The risk of bat-borne viruses increases as people encroach on their habitats, according to Reuters study

  • A study by Reuters data analysis found that as more people invade bat habitats, the risk of viruses that can jump from bats to humans is expected to increase.
  • Viruses can be transported from bats to humans through intermediate hosts, such as pigs, or directly through human contact with bat feces, blood, or saliva.
  • Viruses that come from bats have been among the deadliest disease outbreaks of the past half-decade, such as the coronavirus which has so far killed more than 7 million people.

For millennia, bat viruses have been hiding in the forests of West Africa, India, South America and other parts of the world. But, undisturbed, they posed little threat to humanity.

Not anymore, a new analysis of Reuters data has found. Today, as more people invade bat habitat, bat-borne pathogens represent an epidemiological minefield in 113 countries, where there is a high risk that a virus will jump species and infect humans.

Bats are linked to many of the deadliest epidemics to have occurred in the last half-century, including the COVID-19 pandemic, which has killed at least 7 million people and has its roots in a family of bat-borne coronaviruses. Though scientists are still trying to figure out how that virus came to infect humans, dozens of other outbreaks can be traced to human incursions into areas thick with bats.


To examine where the next pandemic might emerge, Reuters used two decades of epidemic and environmental data to pinpoint the places on the planet most vulnerable to “zoonotic spillover” – the term for when a virus hops between species. Viruses pass from bats to humans via an intermediate host, such as a pig, chimpanzee, or civet, or more directly through human contact with bat urine, feces, blood, or saliva.

A bat from the University of Brasilia

A bat researcher from the University of Brasilia holds a captured bat in Brasilia, Brazil on June 28, 2021. (REUTERS/Adriano Machado)


Reuters reporters spoke to dozens of scientists, read extensive academic research and traveled to bat-rich countries around the world to find out how human destruction of wilderness areas is amplifying pandemic risk. Our data analysis, the first of its kind, has revealed a global economic system that is colliding with nature and putting people’s health at risk, as bat-rich forests are cleared to make way for farms, mines , roads and other developments.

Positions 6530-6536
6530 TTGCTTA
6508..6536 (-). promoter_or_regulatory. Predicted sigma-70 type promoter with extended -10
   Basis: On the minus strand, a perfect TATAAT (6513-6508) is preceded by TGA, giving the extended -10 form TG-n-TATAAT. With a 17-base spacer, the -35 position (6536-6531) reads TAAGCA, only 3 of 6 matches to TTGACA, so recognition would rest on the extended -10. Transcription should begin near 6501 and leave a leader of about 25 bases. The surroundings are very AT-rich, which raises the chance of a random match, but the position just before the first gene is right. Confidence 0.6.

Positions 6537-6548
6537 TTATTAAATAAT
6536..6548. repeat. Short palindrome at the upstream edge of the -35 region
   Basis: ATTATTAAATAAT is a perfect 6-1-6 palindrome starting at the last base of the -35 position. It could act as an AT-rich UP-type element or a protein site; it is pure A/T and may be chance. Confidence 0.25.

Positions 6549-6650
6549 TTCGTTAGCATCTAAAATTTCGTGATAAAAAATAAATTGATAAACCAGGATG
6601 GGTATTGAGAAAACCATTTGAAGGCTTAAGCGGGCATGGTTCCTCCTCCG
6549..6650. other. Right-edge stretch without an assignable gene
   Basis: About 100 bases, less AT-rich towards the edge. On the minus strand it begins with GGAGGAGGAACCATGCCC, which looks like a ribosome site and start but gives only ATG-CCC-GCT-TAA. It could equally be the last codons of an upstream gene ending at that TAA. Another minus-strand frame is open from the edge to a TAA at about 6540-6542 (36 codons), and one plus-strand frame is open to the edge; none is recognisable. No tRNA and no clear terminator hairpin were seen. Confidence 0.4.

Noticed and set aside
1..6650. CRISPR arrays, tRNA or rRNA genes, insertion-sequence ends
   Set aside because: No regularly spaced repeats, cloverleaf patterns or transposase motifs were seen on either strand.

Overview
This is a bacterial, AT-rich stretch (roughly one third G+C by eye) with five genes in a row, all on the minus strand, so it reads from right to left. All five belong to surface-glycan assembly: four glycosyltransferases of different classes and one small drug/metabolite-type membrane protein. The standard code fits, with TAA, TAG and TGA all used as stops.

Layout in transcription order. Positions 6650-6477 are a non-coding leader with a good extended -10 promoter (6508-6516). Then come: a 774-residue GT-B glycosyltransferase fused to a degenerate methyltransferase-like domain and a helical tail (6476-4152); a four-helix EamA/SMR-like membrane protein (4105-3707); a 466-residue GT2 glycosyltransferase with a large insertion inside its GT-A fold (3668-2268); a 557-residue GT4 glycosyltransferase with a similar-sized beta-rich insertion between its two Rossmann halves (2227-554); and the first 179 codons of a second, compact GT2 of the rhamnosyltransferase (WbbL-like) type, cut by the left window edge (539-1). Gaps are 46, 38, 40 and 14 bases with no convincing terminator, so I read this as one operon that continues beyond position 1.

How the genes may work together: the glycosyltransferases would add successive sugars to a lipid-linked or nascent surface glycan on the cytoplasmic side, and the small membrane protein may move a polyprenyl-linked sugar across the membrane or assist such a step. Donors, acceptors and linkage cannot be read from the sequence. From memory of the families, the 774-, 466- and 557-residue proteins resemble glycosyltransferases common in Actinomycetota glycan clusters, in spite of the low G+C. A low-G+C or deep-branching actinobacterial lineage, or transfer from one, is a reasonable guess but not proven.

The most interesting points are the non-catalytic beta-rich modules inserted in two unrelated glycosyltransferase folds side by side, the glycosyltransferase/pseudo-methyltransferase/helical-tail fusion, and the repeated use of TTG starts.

Here are the key takeaways from our review:

* Reuters found more than 9 million square km on Earth where conditions in 2020 were ripe for the spread of a bat-borne virus, which could trigger another pandemic. These areas, which we’ve dubbed “jump zones,” stretch across the entire globe, covering 6 percent of Earth’s land mass. They are mostly tropical locations rich in bats and undergoing rapid urbanization.

* Nearly 1.8 billion people – more than one in five people – lived in areas at high risk of spillovers in 2020. This is 57% more people living in spillover zones than two decades earlier, increasing the likelihood that a deadly bat virus could spill over. Additionally, these people live closer together, increasing the chances that a disease outbreak will develop into a rapidly spreading global pandemic.

* Reuters analysis found heightened spillover risk in locations like China, where COVID-19 emerged; neighboring Laos, where scientists have identified wildlife as the closest relatives of the virus responsible for the current pandemic; India, where half a billion people live in rapidly expanding jump zones, the most of any nation; and Brazil, which has more land at risk than any other country, as humans ravage the Amazon.

* The catalyst for epidemics is not the behavior of bats, scientists say, but our own. The thirst for resources — iron ore, gold, cocoa and rubber, to name a few — is driving the unchecked development of wilderness areas and increasing the risk of global pandemics through increased contact with animals, scientists say. The world’s jump zones have lost 21 percent of their tree cover in nearly two decades, double the global rate.


* Pressure on once-remote woodlands gives viruses a chance to spread and mutate as they jump between animal species and eventually into humans. The deadly Nipah virus has been transmitted from Asian fruit bats to pigs and from pigs to people in recent decades. Nipah has more recently been shown to be able to infect humans directly through contact with the bodily fluids of bats.

* Humanity is destroying crucial habitats before scientists have time to study them. Not only is development bringing people into closer contact with pathogens that may have pandemic potential; it also eliminates any secrets that nature may hold that could be valuable to science. For example, the ability of bats to live with multiple viruses, without succumbing to many that could be deadly to other mammals, could provide important insights into the creation of vaccines, medicines or other innovations.

* Governments and businesses are doing little to assess risk. In bat-rich Guinea, Sierra Leone, Liberia, Côte d’Ivoire and Ghana – where Reuters found the pandemic risk to be among the highest in the world – pending applications would double the land used for exploration and mining, totaling 400,000 sq km, an area larger than Germany. Almost a third of this expansion would be in existing jump areas, where the risk of spillover is already high. While these countries require mining companies to assess the potential environmental damage new concessions could cause, none require companies to assess spillover risk.


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